World War Z– Movie Review
In spite of myself, I liked World War Z. I would have liked it even more if the they had just called it “Brad Pitt and the Zombie Apocalypse,” and had removed the words “Based on the novel by Max Brooks” from the credits. Because this movie has absolutely nothing to do with Brooks’ brilliant, analytical, pseudo-history of the same name. But bolstered by a lot of chemistry between Pitt and Mireille Enos, and director Marc Forster‘s lyrical way with violence and sadness, World War Z delivers as an explosive summer blockbuster with just enough inner logic and grit to be compelling.
Pitt plays Gerry Lane, a former UN worker vaguely defined as their go-to guy when all hell has broken loose. He gave up the adrenaline-pumping lifestyle to be a family man, but then all hell breaks loose; and the powers that be will only protect Gerry’s family if he helps them. Gerry heads to Korea to try to find Patient Zero, then to Israel to figure out why they took the zombie threat seriously weeks before anyone else, then to Wales to try to develop a kind of vaccine. There is a ton of running, shooting, and explosions at every stop along the way.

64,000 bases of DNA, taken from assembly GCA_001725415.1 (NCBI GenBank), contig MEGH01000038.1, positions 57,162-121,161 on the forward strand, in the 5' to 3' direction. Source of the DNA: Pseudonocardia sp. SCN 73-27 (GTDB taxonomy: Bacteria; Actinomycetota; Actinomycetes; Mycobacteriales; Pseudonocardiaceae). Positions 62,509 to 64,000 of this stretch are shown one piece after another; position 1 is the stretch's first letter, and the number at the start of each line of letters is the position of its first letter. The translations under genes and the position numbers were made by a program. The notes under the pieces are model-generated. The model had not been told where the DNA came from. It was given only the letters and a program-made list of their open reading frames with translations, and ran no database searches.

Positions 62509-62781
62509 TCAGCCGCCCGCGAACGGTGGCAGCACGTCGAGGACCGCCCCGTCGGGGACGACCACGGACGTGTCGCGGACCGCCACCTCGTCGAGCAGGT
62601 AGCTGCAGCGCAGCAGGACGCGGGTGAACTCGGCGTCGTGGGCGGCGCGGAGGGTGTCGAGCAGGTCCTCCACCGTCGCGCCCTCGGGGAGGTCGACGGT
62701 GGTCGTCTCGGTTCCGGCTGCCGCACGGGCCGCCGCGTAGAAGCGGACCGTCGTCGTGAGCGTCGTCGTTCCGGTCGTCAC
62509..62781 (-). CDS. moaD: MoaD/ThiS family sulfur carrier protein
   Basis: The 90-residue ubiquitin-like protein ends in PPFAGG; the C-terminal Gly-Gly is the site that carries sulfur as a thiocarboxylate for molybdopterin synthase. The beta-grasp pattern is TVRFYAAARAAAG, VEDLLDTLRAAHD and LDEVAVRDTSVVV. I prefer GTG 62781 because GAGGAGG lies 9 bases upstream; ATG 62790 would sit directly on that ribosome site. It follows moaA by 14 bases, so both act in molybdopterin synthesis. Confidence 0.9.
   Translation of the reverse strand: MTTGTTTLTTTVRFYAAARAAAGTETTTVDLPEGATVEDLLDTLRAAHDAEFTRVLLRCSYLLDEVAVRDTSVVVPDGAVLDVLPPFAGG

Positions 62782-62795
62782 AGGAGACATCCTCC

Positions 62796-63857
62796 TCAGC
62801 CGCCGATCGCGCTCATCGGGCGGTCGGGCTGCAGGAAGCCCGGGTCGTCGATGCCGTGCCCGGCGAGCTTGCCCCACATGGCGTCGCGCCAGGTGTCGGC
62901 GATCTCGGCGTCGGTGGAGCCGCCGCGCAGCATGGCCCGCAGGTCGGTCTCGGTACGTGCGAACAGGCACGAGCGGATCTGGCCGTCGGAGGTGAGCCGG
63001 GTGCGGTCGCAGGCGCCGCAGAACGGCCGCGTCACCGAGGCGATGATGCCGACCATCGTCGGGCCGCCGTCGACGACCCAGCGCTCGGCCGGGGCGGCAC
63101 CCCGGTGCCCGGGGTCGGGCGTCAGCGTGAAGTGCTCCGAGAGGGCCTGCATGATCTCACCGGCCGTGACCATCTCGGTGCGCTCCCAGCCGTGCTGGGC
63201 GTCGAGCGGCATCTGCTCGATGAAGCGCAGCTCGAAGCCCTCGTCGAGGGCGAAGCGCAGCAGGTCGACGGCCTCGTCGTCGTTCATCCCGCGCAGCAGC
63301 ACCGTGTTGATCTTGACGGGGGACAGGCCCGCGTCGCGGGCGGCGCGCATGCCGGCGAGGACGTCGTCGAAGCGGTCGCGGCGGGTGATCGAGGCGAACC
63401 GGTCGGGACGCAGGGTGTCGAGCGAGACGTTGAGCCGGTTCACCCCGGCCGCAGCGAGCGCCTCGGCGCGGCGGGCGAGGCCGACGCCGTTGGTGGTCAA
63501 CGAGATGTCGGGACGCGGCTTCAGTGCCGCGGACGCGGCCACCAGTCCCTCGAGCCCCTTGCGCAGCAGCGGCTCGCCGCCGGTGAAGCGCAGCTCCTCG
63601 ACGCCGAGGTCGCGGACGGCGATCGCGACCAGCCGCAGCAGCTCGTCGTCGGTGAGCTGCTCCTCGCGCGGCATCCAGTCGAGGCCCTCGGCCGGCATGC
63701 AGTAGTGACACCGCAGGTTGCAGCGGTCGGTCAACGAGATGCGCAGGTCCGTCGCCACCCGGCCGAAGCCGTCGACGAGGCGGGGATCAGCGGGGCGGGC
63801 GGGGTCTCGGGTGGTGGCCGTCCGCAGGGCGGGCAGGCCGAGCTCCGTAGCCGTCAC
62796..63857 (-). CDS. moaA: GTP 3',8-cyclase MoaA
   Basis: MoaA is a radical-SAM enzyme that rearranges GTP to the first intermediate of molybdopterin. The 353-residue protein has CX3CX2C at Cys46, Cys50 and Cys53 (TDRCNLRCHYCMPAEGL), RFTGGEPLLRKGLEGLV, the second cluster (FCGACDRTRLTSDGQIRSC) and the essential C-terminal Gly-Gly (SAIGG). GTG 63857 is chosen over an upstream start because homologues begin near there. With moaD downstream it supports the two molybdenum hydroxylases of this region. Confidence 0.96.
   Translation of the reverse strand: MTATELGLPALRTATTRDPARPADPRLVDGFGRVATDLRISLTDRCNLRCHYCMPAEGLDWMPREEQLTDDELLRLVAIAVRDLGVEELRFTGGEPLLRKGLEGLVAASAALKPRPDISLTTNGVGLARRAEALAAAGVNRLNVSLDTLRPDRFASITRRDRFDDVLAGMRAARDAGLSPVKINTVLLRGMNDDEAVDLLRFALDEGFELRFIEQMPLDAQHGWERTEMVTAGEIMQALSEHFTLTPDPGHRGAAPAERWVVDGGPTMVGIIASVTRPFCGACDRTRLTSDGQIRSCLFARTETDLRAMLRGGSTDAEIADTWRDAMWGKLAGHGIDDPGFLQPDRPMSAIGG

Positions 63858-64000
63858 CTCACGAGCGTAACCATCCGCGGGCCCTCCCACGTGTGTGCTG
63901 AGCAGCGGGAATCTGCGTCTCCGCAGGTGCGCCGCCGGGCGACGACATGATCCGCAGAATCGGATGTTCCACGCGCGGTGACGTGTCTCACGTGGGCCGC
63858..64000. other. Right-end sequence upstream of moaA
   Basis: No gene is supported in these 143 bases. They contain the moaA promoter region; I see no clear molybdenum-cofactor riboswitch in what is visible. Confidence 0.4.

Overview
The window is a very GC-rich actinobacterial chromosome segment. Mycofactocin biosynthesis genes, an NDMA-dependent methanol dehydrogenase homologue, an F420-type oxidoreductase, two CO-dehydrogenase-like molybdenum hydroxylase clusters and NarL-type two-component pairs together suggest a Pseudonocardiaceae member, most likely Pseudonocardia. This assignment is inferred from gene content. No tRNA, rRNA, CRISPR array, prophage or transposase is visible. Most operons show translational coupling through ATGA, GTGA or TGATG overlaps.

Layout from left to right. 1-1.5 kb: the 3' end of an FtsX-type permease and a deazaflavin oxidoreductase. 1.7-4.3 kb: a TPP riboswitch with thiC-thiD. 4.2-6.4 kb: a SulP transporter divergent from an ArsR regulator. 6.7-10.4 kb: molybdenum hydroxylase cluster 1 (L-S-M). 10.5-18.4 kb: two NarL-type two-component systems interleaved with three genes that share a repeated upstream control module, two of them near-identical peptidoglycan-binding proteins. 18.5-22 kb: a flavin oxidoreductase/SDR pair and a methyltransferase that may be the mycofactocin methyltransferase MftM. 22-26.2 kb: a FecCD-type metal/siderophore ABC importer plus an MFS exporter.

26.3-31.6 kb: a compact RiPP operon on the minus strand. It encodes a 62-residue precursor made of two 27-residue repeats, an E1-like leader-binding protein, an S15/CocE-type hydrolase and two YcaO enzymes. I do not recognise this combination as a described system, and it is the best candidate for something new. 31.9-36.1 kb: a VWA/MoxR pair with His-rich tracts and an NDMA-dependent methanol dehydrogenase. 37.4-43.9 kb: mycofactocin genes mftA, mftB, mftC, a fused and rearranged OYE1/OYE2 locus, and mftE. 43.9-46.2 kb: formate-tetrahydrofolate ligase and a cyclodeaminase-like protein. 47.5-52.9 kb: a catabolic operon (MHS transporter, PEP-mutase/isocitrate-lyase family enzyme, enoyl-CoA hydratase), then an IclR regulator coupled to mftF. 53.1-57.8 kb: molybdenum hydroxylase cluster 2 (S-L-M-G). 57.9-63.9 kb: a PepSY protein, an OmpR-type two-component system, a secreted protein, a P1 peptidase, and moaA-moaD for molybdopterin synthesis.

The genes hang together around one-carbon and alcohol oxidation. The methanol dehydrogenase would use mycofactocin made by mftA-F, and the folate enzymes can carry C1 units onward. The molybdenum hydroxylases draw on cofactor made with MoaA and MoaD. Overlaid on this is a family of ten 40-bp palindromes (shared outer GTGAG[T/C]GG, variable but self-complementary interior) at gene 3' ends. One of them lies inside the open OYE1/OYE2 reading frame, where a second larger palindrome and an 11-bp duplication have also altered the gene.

*****Possible Spoilers Ahead*****
Sometime around the family’s terrifying race through a Newark apartment building, I realized how invested I was in them. The movie leans too heavily on the perfectness of this family’s dynamic- we get it, they love each other- but it balances very well the intimate human moments of struggle and survival with the huge, chaotic battle scenes of writhing masses of zombies tearing through terrain. (Fast zombies in World War Z? Don’t get me started.) A cop abandons his duties; Gerry fails to convince a family of the danger they’re in; a celebration of unity turns into a slaughter. All were great moments showing a recognizable world twisted by disaster.
It’s not worth it to describe all the ways the movie disappoints when compared to the wide-ranging political, cultural, and military insights and imagination of the book. But the film’s third act (in Wales) is weak all on its own, when the movie veers away from even its own thin internal logic and ends on a oddly anti-climactic note. This might be because of well-publicized production problems and last minute re-writes, or so the filmmakers can keep open sequel possibilities; but it also showed the Hollywood desire for a neat ending. In the book, there is no vaccine or cure; there is just a cold-blooded plan to slowly take back the world at the cost of billions of lives. (Whoops, there I go again.)
Did you see World War Z? What did you think?